Submitted by Brandon Wong
He looked down at his lock screen one last time before he took his position on the diving block.
He repeated these numbers to himself over and over again, he was determined to break the school record and make sure his legacy stayed behind.
Senior and swim team captain Brandon Wong set the goal to break the school record in his best event, 100-meter breaststroke. He broke the record at his district competition on Jan. 17, dropping his time to 58.06 seconds. Then, at the regional competition on Friday, Brandon beat his previous record with a 57.91 second time.
“In previous years, whenever I would drop time, it was always just because of physical preparation,” Brandon said. “Lately though, for this goal, I’ve been doing a lot more mental preparation. When I was trying to break the record [at district], I was in the zone before my race. I wouldn’t think of anything else except for the race. I didn’t talk to anyone right before the race. I just listened to music.”
Brandon said before his race at district, he had to tell himself this might be his last race, so he needed to make the best out of it. He also mentioned he had a few mantras he would tell himself before any big race, such as “if you want it bad enough, then it’s already yours and you just have to go get it” and “show no mercy.”
“I was trying to talk to him [before the race], but he was just in the zone,” sophomore and friend Avery Wong said. “He just wasn’t even listening to me. I was trying to hype him up but he was listening to music. I did get to tell him that he’s done so much training he could do it.”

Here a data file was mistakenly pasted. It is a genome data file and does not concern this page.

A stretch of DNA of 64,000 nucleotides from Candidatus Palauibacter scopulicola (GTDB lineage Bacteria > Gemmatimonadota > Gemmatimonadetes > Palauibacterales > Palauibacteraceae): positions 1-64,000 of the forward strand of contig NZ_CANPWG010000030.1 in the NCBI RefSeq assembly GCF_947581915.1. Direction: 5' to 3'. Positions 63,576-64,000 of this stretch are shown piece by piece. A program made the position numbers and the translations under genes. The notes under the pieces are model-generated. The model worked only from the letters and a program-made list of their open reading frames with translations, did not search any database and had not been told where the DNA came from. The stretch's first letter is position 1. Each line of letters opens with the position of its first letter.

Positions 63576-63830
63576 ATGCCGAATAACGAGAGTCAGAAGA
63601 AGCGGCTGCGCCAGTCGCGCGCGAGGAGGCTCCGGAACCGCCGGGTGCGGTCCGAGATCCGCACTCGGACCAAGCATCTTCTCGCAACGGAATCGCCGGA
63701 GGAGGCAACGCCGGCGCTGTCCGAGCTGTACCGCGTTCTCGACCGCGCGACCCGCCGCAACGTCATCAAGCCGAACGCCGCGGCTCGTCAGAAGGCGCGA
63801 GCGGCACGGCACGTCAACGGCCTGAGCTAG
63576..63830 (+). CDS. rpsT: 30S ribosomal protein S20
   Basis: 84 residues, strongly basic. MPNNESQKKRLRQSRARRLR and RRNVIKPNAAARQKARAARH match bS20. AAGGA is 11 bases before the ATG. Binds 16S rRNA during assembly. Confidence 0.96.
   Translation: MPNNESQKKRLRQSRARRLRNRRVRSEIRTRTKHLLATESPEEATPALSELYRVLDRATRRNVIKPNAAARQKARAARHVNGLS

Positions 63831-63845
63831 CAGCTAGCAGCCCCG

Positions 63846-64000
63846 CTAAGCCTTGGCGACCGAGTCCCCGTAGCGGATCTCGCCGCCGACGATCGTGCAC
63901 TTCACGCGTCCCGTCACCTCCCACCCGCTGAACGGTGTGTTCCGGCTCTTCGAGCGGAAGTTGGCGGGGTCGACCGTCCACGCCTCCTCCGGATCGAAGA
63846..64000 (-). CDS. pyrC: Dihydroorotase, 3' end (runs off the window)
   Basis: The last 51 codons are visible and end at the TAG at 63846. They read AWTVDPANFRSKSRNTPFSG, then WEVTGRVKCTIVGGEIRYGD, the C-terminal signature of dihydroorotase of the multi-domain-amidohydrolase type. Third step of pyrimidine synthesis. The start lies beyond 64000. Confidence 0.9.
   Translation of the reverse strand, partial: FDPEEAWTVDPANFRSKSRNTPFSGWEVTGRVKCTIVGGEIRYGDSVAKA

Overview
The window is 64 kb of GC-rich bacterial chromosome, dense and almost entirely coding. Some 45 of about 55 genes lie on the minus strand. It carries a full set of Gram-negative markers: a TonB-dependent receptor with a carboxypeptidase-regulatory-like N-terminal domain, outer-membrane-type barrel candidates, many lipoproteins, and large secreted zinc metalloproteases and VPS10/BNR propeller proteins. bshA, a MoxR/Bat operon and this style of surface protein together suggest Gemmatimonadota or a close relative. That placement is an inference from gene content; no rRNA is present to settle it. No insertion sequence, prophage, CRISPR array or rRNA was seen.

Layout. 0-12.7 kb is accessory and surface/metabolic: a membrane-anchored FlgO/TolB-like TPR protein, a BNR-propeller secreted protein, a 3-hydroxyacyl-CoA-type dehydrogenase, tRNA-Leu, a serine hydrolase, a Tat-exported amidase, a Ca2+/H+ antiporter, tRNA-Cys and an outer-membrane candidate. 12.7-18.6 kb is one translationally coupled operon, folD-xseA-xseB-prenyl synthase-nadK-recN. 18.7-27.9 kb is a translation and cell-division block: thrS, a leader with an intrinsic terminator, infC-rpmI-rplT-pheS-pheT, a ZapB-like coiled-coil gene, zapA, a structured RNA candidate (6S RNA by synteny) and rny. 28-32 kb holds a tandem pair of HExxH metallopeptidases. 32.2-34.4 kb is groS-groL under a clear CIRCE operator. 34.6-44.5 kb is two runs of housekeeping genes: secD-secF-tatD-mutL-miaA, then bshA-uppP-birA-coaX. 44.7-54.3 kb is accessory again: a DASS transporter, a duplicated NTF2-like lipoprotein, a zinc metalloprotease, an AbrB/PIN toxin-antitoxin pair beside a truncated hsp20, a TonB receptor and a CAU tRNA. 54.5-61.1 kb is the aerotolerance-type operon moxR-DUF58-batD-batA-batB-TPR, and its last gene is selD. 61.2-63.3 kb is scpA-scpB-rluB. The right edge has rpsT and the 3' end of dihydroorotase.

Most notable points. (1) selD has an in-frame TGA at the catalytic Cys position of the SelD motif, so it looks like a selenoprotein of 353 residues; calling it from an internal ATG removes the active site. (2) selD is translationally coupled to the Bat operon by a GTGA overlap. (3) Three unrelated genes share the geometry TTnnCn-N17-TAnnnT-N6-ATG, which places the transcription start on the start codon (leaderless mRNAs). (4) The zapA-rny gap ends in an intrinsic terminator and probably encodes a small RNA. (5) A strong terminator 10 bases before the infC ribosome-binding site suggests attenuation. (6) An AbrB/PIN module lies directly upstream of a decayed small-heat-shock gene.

Brandon made his goal clear to everyone in his life. His coach, Lisa Denison, believes that this was the root of his success, setting a goal and being intentional about it.
“Everybody knew [about Brandon’s goal],” Denison said. “Brandon understands that I wish I could get a lot of athletes to do is to actually set that goal. He made it known, he wrote it down, he told everybody about it, he even made it his phone lock screen. He knew down to the hundredth of a second what he was trying to beat.”
Brandon said his initial reaction to breaking the record was shock. He recounted shaking and crying in his goggles when he saw that his hard work had paid off. Avery said he was so excited that he slapped the water and when he looked over to his teammates, everyone was jumping and screaming in the stands for him.
“Brandon is a really gifted swimmer,” Denison said. “He has talent beyond belief and is our premier breaststroker. He’s put in a lot of time to perfect his technique. I think some of it comes from his past. He didn’t even make the team his freshman year, so that made him work harder.”
Brandon has been swimming since his freshman year, only doing club swim at Nitro his first year after he didn’t make the school team. He said that the feeling of failure he got from not making the school team just served as motivation to work harder.
“When it hit me that I was a senior and about to graduate, I realized that most people won’t remember me when I leave,” Brandon said. “That’s typical, but I wanted to leave a legacy behind, something that stood out. When I looked at the record board, I saw all the names up there on the wall and decided I was going to get up there one day.”
Avery said she found motivation from Brandon. After watching him go from not even being on the team to breaking a school record and then breaking it again, she now is more motivated to work harder to achieve her goals.
“When I first met Brandon, I was in eighth grade and it was his first year on the team,” Wong said. “If he had told me then, I would’ve said there’s no way he could [break the record] because he barely made the team that year. Now though, seeing him in his senior year and seeing how much he has overcome, I knew it was possible.”